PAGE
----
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Senate gets impeachment trial underway in vote that signals Trump’s likely acquittal

UPDATED: Tue., Feb. 9, 2021

FILE - In this Wednesday, Jan. 20, 2021, file photo, then-President Donald Trump waves as he boards Marine One on the South Lawn of the White House, in Washington, en route to his Mar-a-Lago Florida Resort. Trump has named two lawyers to his impeachment defense team, one day after it was revealed that the former president had parted ways with an earlier set of attorneys.  (Alex Brandon)
FILE - In this Wednesday, Jan. 20, 2021, file photo, then-President Donald Trump waves as he boards Marine One on the South Lawn of the White House, in Washington, en route to his Mar-a-Lago Florida Resort. Trump has named two lawyers to his impeachment defense team, one day after it was revealed that the former president had parted ways with an earlier set of attorneys. (Alex Brandon)

WASHINGTON – The second impeachment trial of former President Donald Trump began Tuesday with a majority of senators rejecting the defense’s argument that trying a former official is unconstitutional, but the vote signaled Republicans likely have enough votes to acquit Trump.

No Northwest senator crossed party lines as every Democrat and just six Republicans voted to proceed with the trial, which will resume Wednesday when the House impeachment managers make their case for convicting Trump. At least 17 GOP senators would need to vote with all 50 Democrats to secure a conviction, an outcome that appeared all but impossible after Tuesday’s vote.

The House voted to impeach Trump on Jan. 13, with Washington Reps. Dan Newhouse and Jaime Herrera Beutler among the 10 Republicans who joined the entire Democratic caucus to charge the former president for his role in inciting the deadly insurrection at the Capitol just a week earlier.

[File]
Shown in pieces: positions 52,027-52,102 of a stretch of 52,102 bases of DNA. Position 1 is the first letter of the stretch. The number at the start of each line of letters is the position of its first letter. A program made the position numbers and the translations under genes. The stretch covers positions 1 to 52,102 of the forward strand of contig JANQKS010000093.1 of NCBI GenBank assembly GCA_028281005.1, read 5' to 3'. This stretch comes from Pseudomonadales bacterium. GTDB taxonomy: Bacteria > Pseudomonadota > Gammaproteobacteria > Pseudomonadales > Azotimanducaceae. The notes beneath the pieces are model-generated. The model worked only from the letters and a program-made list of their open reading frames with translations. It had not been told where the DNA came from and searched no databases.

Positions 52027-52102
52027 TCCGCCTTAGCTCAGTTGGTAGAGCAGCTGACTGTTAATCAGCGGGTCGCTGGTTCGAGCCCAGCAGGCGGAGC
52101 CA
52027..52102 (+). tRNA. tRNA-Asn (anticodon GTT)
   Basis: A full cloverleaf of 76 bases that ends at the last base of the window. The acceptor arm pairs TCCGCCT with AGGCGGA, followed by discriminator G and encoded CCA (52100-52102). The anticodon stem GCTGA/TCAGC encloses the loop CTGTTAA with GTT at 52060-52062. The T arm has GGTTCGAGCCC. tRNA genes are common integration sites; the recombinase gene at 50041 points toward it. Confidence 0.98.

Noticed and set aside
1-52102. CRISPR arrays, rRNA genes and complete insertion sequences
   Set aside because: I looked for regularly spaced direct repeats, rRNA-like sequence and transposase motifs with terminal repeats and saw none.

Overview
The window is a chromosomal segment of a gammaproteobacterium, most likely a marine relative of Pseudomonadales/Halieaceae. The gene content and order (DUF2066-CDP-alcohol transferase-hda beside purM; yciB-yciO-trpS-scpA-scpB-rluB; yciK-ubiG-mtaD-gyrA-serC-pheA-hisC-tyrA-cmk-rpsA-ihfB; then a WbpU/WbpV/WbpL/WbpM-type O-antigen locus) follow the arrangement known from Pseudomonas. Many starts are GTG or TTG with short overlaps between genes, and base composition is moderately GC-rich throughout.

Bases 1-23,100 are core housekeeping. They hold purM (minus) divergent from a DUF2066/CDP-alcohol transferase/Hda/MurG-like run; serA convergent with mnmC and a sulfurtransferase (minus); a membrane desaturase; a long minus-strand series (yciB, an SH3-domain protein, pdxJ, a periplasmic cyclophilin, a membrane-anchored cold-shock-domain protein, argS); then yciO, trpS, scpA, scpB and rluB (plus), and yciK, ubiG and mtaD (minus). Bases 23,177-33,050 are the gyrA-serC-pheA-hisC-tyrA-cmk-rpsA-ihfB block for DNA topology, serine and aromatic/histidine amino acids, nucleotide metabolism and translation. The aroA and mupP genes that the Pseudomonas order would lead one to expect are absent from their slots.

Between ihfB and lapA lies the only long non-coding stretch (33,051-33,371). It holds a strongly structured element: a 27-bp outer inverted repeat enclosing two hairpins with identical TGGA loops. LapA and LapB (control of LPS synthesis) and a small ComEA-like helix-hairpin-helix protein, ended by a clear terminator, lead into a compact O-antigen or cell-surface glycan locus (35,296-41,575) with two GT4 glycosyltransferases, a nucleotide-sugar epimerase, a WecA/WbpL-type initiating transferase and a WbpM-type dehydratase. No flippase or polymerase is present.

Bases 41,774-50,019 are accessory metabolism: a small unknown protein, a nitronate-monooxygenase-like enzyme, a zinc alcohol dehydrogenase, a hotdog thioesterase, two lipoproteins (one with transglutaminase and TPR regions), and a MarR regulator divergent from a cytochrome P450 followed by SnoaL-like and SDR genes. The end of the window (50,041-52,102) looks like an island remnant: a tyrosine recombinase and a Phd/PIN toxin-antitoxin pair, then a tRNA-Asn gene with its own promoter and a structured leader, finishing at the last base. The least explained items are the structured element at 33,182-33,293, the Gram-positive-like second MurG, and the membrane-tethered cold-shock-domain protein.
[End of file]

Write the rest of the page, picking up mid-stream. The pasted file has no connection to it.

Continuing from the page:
On Tuesday, Idaho Sens. Jim Risch and Mike Crapo both maintained the Senate has no authority to try a former official even if that person is impeached while still in office.

“Impeachment is a process for removal of a president,” Risch said in a statement. “President Trump is no longer in office and can’t be removed. Proponents for impeachment argue that he nevertheless must be tried and convicted ‘to hold him accountable.’ This argument is flawed and a slippery slope.”

The argument over the constitutionality of the proceedings revolved around the meaning of two seemingly simple words: “and” and “all.”

The Constitution stipulates punishment for impeachment “shall not extend further than to removal from Office, and disqualification” from holding office in the future. Trump’s defense team argued the word “and” means one of those penalties can’t exist without the other, and as a former president Trump can no longer be removed from office.

The House impeachment managers, nine Democrats who act as the prosecution in a process more political than legal, argued another clause of the Constitution – “The Senate shall have the sole Power to try all Impeachments” – means senators do have the authority to hold Trump accountable, since he was impeached.

In a radio interview Jan. 27, Crapo declined to say how he would vote on the question of Trump’s guilt but said he opposed the process, referring to a Jan. 27 procedural vote on the same question.

“As a juror, I will not discuss how I am going to vote,” Crapo told hosts Neal Larson and Julie Mason. “I will listen to the proceedings. In this case, I have already voted. I have said this is an unconstitutional process.”

Washington Sens. Patty Murray and Maria Cantwell, both Democrats, have indicated they support impeaching Trump. Both voted Tuesday to proceed.

“I do believe the president should be held accountable,” Cantwell told The Spokesman-Review in January. “When that process takes place, I’ll be voting for impeachment.”

“There can be no normalizing or looking away from what played out before our eyes on January 6th,” Murray wrote Jan. 25 on Twitter. “Now that the Article of Impeachment has been read in the Senate, we have a duty to hold former President Trump accountable, convict him, and bar him from holding office again.”

Orion Donovan-Smith's reporting for The Spokesman-Review is funded in part by Report for America and by members of the Spokane community. This story can be republished by other organizations for free under a Creative Commons license. For more information on this, please contact our newspaper’s managing editor.

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